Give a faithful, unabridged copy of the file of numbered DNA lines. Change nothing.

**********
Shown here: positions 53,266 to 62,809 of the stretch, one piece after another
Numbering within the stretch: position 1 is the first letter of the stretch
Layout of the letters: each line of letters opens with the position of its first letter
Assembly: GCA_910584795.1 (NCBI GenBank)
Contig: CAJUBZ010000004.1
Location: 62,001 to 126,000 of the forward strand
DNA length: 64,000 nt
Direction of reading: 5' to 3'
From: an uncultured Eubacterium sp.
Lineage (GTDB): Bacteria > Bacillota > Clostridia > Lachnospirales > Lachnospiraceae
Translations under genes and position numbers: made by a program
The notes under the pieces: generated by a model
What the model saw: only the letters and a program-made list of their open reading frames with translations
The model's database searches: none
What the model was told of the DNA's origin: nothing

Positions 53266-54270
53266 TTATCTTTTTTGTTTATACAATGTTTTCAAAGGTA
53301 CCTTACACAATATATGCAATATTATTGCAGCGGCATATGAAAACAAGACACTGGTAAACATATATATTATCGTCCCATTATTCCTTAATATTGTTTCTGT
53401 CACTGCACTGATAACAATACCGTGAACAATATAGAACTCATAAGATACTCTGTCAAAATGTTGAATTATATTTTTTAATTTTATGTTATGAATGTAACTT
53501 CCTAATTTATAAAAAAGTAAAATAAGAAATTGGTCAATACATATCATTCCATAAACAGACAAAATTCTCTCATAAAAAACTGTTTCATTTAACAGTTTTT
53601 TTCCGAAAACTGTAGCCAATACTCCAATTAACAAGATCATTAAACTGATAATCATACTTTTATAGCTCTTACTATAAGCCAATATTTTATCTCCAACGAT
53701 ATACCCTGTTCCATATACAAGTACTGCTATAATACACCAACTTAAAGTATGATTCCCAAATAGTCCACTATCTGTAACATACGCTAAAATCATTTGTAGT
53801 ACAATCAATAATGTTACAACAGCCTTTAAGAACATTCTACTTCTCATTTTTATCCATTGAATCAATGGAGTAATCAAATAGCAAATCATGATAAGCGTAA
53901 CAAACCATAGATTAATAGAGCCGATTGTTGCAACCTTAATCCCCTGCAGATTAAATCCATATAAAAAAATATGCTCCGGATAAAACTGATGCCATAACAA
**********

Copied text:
Shown here: positions 53,266 to 62,809 of the stretch, one piece after another
Numbering within the stretch: position 1 is the first letter of the stretch
Layout of the letters: each line of letters opens with the position of its first letter
Assembly: GCA_910584795.1 (NCBI GenBank)
Contig: CAJUBZ010000004.1
Location: 62,001 to 126,000 of the forward strand
DNA length: 64,000 nt
Direction of reading: 5' to 3'
From: an uncultured Eubacterium sp.
Lineage (GTDB): Bacteria > Bacillota > Clostridia > Lachnospirales > Lachnospiraceae
Translations under genes and position numbers: made by a program
The notes under the pieces: generated by a model
What the model saw: only the letters and a program-made list of their open reading frames with translations
The model's database searches: none
What the model was told of the DNA's origin: nothing

Positions 53266-54270
53266 TTATCTTTTTTGTTTATACAATGTTTTCAAAGGTA
53301 CCTTACACAATATATGCAATATTATTGCAGCGGCATATGAAAACAAGACACTGGTAAACATATATATTATCGTCCCATTATTCCTTAATATTGTTTCTGT
53401 CACTGCACTGATAACAATACCGTGAACAATATAGAACTCATAAGATACTCTGTCAAAATGTTGAATTATATTTTTTAATTTTATGTTATGAATGTAACTT
53501 CCTAATTTATAAAAAAGTAAAATAAGAAATTGGTCAATACATATCATTCCATAAACAGACAAAATTCTCTCATAAAAAACTGTTTCATTTAACAGTTTTT
53601 TTCCGAAAACTGTAGCCAATACTCCAATTAACAAGATCATTAAACTGATAATCATACTTTTATAGCTCTTACTATAAGCCAATATTTTATCTCCAACGAT
53701 ATACCCTGTTCCATATACAAGTACTGCTATAATACACCAACTTAAAGTATGATTCCCAAATAGTCCACTATCTGTAACATACGCTAAAATCATTTGTAGT
53801 ACAATCAATAATGTTACAACAGCCTTTAAGAACATTCTACTTCTCATTTTTATCCATTGAATCAATGGAGTAATCAAATAGCAAATCATGATAAGCGTAA
53901 CAAACCATAGATTAATAGAGCCGATTGTTGCAACCTTAATCCCCTGCAGATTAAATCCATATAAAAAAATATGCTCCGGATAAAACTGATGCCATAACAA